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Authorities release Nuremberg Nazi gnome

Aryan garden ornament deemed satirical

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Prosecutors in Nuremberg have decided not to take action against an artist who created a series of gnomes giving the Nazi salute, despite German laws which apparently prohibit even garden ornaments giving it a bit of the old Sieg Heil.

Ottmar Hörl's Nazi gnomes. Pic: Werner ScheuermannThings got a bit sticky for Ottmar Hörl, 59, when one of his gnomes paraded in the window of an art gallery in the city. They'd previously held a massed rally of 700 in an exhibition in Ghent, Belgium, without incident.

Earlier this year, 300 of them invaded a two-month event in Aschaffenburg, near Frankfurt, which attracted not one murmur of public discontent.

However, when a gold example pitched up in Nuremberg's Weigl Gallery, an indignant local tipped off a newspaper, which published a snap of the figure, and prosecutors then moved in.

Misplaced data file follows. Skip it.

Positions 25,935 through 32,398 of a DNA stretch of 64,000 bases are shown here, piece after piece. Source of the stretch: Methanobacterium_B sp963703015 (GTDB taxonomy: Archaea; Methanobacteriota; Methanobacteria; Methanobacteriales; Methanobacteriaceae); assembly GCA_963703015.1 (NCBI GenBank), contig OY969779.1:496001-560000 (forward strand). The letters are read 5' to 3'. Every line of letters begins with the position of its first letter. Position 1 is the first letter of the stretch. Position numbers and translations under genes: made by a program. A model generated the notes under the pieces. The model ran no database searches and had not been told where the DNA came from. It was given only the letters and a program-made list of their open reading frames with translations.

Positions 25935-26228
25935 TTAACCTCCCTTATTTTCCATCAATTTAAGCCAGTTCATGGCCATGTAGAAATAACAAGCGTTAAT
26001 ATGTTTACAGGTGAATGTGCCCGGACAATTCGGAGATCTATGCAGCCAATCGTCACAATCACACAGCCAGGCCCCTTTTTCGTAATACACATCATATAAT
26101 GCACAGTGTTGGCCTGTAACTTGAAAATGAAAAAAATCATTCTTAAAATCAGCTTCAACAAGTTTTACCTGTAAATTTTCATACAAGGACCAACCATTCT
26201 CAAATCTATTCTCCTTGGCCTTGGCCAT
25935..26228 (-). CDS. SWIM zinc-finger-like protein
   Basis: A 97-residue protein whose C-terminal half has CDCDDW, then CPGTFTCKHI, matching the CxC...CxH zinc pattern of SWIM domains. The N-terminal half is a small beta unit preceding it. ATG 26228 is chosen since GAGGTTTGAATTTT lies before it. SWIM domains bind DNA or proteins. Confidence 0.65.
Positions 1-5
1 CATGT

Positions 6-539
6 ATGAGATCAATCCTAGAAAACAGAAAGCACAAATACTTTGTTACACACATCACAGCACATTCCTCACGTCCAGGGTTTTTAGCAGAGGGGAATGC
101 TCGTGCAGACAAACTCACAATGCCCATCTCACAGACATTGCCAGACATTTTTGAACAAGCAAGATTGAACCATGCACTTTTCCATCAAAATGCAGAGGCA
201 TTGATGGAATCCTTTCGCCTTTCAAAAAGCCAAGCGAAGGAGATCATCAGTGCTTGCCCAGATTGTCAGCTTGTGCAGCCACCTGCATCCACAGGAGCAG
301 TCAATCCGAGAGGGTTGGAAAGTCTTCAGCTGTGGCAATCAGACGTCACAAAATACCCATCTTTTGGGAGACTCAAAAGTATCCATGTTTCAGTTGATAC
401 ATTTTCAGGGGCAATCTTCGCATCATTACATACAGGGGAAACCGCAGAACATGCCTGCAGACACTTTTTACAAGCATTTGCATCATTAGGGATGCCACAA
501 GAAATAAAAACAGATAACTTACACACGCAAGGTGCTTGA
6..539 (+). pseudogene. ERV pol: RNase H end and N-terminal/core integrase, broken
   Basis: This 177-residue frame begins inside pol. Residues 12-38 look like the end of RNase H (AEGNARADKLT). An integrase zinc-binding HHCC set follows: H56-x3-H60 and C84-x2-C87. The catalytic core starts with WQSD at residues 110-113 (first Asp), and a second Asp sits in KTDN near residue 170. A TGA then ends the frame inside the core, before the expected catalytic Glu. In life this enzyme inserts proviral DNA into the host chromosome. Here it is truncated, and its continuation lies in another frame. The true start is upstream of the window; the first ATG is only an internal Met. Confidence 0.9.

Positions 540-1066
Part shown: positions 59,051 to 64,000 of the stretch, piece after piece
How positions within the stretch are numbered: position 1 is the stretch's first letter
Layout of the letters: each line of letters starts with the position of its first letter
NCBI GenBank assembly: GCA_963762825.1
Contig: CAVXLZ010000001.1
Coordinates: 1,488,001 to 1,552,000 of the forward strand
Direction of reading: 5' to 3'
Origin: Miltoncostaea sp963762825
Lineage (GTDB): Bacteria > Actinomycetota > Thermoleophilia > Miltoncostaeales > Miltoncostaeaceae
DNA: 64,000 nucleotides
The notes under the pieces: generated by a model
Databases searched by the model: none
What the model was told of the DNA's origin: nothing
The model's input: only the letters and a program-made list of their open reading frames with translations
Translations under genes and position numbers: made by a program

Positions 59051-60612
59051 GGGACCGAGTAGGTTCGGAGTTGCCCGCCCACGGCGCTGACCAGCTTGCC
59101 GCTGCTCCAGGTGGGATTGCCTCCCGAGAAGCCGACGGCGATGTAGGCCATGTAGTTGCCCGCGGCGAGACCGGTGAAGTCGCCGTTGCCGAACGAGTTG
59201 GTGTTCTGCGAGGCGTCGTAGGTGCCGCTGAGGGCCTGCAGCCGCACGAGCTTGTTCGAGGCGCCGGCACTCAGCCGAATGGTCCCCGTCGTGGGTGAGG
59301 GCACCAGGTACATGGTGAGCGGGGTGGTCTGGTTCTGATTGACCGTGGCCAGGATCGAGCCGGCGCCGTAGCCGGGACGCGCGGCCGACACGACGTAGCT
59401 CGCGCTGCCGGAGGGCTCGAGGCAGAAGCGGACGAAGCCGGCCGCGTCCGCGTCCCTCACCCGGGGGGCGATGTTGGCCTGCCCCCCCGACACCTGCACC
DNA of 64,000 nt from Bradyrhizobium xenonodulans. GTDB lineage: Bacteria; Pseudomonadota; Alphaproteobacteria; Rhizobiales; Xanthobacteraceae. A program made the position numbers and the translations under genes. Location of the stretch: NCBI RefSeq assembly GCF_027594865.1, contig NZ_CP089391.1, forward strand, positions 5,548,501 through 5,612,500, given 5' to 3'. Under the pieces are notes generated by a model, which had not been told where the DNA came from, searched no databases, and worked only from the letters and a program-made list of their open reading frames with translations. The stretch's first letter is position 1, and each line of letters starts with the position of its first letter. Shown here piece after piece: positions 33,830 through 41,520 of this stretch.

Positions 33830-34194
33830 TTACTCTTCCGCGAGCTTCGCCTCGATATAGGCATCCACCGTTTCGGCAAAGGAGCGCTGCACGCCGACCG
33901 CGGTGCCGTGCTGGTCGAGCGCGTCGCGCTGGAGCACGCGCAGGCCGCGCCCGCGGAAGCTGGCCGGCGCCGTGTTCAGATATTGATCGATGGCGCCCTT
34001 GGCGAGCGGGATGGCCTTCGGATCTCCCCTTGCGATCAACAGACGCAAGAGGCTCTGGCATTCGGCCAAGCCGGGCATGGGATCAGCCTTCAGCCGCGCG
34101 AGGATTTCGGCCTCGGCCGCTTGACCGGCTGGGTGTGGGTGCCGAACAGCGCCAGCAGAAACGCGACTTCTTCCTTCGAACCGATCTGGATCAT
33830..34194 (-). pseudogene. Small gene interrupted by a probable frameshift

According to Time, Nuremberg prosecutors' spokesman Wolfgang Träg confirmed: "We're investigating whether this is a violation of German criminal law, which forbids the use of symbols from unconstitutional organizations."

Hörl defended that the gnomes were intended as a satire on Nazism. He said of their Ghent outing: "They were part of an exhibition against the far right. Nobody had a problem with them."

He noted: "I would probably have been killed by the Nazis if I'd dared to depict the Aryan 'super race' as gnomes in 1942."

Heinz Bartkowski, the curator of the art society which organised the Aschaffenburg gig, said: "I think it's ridiculous the authorities in Nuremberg are investigating a common garden gnome. They should be investigating the activities of neo-Nazis instead, and not art. It's absolutely clear that works of art are exempt from the law forbidding the display of Nazi symbols."

Well, the powers that be have decided to let it slide, conceding that the gnomes are indeed mocking Adolf and chums and as such "could be allowed if they were clearly used to counter the fascist ideology", as the BBC puts it. They did, though, warn the figures had "certain abuse potential" and suggested others should not attempt to emulate the work. ®

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